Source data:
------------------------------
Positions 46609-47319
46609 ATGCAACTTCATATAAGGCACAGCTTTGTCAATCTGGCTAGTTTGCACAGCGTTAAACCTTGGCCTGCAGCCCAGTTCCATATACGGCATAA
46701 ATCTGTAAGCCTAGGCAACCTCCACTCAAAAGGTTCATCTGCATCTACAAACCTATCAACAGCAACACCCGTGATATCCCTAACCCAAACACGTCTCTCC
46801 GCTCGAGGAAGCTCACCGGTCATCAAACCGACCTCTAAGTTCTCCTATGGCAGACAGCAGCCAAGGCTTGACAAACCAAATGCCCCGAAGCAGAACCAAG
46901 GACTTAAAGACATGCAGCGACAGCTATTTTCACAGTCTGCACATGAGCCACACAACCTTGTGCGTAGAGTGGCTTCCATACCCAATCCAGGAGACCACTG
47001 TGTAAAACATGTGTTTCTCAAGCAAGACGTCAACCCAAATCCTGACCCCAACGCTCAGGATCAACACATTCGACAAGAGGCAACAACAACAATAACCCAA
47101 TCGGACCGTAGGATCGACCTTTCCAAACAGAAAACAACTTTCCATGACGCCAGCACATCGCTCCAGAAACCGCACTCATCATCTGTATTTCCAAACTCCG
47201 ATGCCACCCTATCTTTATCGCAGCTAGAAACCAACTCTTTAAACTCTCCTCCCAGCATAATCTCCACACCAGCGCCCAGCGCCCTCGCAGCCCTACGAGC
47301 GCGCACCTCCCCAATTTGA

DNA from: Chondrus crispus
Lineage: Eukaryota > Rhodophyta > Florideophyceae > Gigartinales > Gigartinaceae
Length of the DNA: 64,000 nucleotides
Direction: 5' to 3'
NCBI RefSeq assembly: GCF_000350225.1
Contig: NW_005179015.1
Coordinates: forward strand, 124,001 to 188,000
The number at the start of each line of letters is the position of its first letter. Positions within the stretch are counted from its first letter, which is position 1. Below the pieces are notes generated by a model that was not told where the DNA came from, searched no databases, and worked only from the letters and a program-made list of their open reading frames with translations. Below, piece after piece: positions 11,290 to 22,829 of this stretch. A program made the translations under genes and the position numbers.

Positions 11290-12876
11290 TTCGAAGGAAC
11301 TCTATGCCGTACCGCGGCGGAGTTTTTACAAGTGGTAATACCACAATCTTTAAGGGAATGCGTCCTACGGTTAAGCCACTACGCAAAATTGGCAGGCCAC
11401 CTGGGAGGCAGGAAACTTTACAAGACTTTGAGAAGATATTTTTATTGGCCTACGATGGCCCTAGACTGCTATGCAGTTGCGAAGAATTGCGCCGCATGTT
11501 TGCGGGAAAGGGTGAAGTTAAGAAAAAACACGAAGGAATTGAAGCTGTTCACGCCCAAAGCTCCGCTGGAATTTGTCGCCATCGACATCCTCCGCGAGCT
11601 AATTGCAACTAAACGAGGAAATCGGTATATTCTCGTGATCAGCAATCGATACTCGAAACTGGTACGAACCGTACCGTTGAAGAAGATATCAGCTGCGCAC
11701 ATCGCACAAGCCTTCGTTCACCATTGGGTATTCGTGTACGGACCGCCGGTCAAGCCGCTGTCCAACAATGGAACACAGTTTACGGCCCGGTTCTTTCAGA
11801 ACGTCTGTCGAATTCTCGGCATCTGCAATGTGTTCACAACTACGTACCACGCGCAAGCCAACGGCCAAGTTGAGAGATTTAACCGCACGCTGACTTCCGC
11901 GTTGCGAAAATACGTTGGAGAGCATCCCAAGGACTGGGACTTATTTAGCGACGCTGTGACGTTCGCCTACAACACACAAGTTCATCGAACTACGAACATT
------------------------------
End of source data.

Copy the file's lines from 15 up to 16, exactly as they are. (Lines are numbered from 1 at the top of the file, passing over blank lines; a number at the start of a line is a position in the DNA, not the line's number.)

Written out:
Contig: NW_005179015.1
Coordinates: forward strand, 124,001 to 188,000